Information and Resources on Gender Equality and Gender Research in Norway

Population & Migration

The population changes due to births, deaths, immigration and emigration. Meeting the needs of a population that is changing in its structure and form involves adjusting policies, for example in the area of pensions, social welfare and health care. These policy adjustments have to take into consideration their impact on the gender equality situation in society.

Norway's population is 5.2 million. In 2015, every woman gave birth to 1.73 children on average, compared with 1.98 in 1975. Norway has one of the highest fertility rates in Europe. Only Icelandic and Irish women give birth to more children than Norwegian women. Today Norwegians can expect to live longer than ever before. In 2015, a newborn girl could expect to live to 84,1  years of age, whereas a boy could expect to live to 80,4 years of age.

The immigrant population accounts for 16,3 per cent of Norway's population and come from  223 different countries and autonomous regions. The flow of immigration into Norway is gendered. There are gender differences in the reasons for migration, types of migration, as well as conditions in which female and male migrants live. Men primarily have migrated as refugees and to work, and women for re-uniting with partners, husbands or family. This again is often due to gendered norms and structures both in the countries that the men and women migrate from as well as in Norway.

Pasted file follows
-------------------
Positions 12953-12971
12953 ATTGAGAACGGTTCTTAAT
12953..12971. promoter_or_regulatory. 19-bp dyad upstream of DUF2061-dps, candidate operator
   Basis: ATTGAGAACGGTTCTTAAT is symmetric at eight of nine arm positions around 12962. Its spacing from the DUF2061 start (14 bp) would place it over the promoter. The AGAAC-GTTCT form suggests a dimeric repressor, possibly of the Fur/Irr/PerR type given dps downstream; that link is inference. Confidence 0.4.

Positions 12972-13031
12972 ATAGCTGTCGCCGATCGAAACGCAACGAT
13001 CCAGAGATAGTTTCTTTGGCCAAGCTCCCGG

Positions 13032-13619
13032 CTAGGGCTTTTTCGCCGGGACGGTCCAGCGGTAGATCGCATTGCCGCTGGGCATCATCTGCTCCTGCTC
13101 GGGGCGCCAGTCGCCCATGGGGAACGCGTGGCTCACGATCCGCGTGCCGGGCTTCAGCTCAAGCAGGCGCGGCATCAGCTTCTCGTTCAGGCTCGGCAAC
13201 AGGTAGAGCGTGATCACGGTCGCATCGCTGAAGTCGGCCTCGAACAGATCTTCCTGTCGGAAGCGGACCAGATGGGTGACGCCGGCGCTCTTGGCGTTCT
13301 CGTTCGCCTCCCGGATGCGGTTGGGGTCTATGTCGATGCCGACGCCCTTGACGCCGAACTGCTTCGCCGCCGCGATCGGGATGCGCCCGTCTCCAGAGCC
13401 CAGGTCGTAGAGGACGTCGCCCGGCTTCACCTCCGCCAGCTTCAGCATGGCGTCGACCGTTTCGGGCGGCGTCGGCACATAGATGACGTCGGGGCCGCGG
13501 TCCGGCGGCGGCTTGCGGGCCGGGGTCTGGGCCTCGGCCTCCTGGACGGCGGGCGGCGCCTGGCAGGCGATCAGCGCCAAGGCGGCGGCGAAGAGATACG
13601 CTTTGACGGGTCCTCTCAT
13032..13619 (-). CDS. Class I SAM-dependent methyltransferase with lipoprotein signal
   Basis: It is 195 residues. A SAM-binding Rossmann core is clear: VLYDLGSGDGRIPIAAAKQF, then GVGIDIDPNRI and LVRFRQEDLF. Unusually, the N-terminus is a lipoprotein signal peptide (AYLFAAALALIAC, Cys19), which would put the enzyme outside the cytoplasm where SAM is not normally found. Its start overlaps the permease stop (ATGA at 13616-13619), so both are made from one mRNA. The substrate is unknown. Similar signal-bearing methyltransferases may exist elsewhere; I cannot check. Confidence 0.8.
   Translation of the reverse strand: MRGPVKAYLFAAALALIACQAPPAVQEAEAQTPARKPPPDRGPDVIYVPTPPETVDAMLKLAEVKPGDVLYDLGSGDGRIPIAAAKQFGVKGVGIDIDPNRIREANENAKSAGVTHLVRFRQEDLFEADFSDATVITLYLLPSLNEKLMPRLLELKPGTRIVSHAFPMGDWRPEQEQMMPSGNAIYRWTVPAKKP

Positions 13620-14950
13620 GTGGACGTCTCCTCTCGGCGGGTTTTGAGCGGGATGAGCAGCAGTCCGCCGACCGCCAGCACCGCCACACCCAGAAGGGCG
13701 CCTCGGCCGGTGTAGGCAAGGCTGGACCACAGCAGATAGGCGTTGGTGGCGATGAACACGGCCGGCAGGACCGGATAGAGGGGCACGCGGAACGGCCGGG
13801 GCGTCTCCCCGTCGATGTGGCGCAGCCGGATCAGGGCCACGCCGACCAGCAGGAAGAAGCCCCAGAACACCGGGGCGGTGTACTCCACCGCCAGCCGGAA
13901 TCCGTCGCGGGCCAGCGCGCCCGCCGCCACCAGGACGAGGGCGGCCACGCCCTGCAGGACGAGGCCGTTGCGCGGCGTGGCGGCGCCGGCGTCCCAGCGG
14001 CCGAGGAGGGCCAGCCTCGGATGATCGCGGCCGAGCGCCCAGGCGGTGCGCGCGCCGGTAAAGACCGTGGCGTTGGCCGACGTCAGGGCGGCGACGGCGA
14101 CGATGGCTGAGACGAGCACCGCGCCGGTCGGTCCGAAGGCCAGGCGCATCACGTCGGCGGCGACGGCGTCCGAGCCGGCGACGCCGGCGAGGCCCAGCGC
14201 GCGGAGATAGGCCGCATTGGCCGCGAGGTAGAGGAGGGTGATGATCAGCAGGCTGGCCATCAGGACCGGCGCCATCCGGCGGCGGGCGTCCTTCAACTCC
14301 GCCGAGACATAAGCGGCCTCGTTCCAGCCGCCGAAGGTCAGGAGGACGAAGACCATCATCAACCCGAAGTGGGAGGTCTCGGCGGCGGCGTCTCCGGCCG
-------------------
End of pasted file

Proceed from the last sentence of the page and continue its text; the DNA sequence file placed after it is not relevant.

The Sami are an indigenous people who live in Norway, Sweden, Finland and Russia. There is no documentation showing exactly how many Sami there are today, but the estimate is 40.000 Sami in Norway. Norway also has five minority groups - Jews, Rom, Romani (travelers), Kvens and Skogfinns – that are granted protection according to the Framework Convention for the Protection of National Minorities.

Intersecting concerns around gender, minority, and indigenous rights complicate policy development and implementation. Age, class and sexuality add to this complexity. There is increased awareness in Norway that women who are also members of minority or indigenous communities are vulnerable to marginalization - as minorities. As with male members of minority and indigenous communities, they lack access to political power and have poorer access to services and rights. And in addition to these problems, women face further barriers due to the fact that they are women.

 

Key figures:

Latest statistics on Population


Last updated: 11 October 2016